Advertisement
YOU ARE HERE: LAT HomeCollections

BOOK REVIEW

Home Loans Explained

June 21, 1998|ROBERT J. BRUSS | SPECIAL TO THE TIMES

If you are planning to buy a home or refinance your existing home loan, the latest edition of "The Mortgage Kit" is a great place to start. Author Thomas C. Steinmetz explains the pros and cons of virtually all mortgage alternatives in easy-to-understand words, charts and graphs.

As an experienced mortgage lender who now specializes in mortgage software, Steinmetz knows his subject and has a knack for explaining mortgages in simple, understandable terms.

An interesting new feature is an Internet directory of mortgage sources, including the author's comments on each. Details on FHA and VA loans, even credit scoring, are now readily available.

The appendixes are especially informative; they include sample loan application forms, monthly payment calculation forms, prequalification worksheets and even a loan shopping list for each lender's loan offerings. Of course, there are loan amortization charts too.

If you just want a home loan and aren't interested in the details--such as understanding your mortgage alternatives, how to find the best loan for your situation and overcoming qualification glitches--you don't need this great book. But the rest of us, who want to understand our home loan choices, will greatly benefit.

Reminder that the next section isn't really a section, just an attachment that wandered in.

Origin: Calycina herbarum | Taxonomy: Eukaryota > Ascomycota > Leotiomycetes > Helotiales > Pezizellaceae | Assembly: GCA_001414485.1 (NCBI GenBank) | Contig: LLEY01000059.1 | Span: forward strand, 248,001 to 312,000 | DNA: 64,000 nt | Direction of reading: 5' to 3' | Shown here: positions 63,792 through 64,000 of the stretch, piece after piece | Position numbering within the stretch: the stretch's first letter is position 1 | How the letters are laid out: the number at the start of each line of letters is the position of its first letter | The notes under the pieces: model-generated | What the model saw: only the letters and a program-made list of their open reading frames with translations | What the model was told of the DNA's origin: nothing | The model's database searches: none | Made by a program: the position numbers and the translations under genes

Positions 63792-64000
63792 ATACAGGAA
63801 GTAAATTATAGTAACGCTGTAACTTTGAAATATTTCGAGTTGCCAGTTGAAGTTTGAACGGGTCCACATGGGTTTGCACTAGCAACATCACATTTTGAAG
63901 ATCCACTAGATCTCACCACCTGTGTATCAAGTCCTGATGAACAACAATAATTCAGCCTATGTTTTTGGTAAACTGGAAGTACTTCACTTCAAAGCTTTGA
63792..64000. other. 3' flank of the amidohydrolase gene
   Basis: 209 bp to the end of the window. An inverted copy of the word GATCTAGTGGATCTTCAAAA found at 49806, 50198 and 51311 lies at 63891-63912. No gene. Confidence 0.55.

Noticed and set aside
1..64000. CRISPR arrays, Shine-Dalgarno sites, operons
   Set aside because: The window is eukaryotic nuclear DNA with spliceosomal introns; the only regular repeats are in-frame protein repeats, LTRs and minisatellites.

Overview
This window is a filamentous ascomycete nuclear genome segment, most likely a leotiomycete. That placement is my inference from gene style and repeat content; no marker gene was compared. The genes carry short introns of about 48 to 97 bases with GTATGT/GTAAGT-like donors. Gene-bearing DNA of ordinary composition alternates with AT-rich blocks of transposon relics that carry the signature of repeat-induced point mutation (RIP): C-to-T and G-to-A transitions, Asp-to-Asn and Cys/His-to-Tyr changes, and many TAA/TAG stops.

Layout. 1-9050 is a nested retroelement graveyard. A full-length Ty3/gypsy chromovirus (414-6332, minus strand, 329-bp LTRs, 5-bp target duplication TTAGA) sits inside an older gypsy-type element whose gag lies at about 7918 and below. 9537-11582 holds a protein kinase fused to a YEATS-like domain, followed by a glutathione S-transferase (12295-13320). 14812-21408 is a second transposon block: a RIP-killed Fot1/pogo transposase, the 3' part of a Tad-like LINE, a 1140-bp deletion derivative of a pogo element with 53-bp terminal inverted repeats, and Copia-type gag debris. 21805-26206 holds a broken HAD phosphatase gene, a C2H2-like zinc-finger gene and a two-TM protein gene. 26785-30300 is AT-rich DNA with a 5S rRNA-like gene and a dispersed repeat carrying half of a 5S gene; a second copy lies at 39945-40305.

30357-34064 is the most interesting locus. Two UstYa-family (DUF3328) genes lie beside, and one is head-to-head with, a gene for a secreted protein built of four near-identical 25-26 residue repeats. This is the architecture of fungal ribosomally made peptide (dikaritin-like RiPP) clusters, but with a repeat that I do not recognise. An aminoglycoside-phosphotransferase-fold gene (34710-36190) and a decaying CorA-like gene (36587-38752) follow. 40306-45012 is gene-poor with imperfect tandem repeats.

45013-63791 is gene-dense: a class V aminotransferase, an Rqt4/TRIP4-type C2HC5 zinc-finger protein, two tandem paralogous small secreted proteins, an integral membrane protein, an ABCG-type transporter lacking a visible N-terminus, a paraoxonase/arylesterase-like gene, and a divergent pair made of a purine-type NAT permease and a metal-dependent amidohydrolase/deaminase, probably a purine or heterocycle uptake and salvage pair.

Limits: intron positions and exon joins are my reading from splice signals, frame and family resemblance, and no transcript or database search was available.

The only section that's weak deals with reverse mortgages for senior citizens. Also, Steinmetz doesn't emphasize the importance of getting preapproved, as opposed to merely prequalified, for a mortgage before shopping for a home.

Whether you are a home buyer looking for an acquisition mortgage, a homeowner planning to refinance or a real estate agent seeking to help your clients obtain a mortgage, this is the right book for you. It is easy to understand, and well-organized, with valuable facts and information.

*

"The Mortgage Kit" by Thomas C. Steinmetz (Real Estate Education Co., Chicago), 1998, $19.95, 157 pages plus appendices. Available in stock or by special order at local bookstores or in public libraries.

Advertisement
Los Angeles Times Articles
|
|
|